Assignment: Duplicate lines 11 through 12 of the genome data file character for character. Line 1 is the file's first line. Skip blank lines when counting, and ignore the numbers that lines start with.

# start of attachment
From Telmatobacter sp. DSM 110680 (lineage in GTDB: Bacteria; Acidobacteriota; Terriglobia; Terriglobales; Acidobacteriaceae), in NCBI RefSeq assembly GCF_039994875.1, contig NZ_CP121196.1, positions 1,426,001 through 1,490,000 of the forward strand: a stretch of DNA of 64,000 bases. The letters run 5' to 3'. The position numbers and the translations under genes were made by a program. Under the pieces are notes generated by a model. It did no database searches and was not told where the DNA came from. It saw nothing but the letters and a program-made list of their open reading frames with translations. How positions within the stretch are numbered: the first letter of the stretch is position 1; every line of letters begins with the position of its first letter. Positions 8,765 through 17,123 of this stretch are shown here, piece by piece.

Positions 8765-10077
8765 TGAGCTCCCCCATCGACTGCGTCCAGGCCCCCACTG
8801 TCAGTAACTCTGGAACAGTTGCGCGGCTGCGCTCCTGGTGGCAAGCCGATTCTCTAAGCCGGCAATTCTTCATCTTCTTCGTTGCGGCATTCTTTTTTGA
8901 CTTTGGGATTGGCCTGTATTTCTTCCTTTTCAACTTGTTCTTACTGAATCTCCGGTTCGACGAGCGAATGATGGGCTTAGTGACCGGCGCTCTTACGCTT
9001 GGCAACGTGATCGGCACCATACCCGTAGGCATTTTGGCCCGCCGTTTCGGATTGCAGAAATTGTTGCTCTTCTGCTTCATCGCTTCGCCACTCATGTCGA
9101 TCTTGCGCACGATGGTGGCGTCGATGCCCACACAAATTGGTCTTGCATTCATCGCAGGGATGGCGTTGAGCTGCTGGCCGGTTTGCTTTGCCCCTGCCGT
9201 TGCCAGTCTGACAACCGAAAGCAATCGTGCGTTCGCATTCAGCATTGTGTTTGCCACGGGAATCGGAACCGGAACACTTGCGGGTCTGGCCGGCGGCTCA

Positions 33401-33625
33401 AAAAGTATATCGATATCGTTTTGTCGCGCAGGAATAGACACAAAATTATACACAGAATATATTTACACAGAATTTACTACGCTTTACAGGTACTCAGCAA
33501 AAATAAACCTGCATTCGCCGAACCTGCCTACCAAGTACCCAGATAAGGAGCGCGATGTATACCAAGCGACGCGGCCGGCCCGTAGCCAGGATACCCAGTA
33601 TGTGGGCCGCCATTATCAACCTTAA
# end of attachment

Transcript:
33501 AAATAAACCTGCATTCGCCGAACCTGCCTACCAAGTACCCAGATAAGGAGCGCGATGTATACCAAGCGACGCGGCCGGCCCGTAGCCAGGATACCCAGTA
33601 TGTGGGCCGCCATTATCAACCTTAA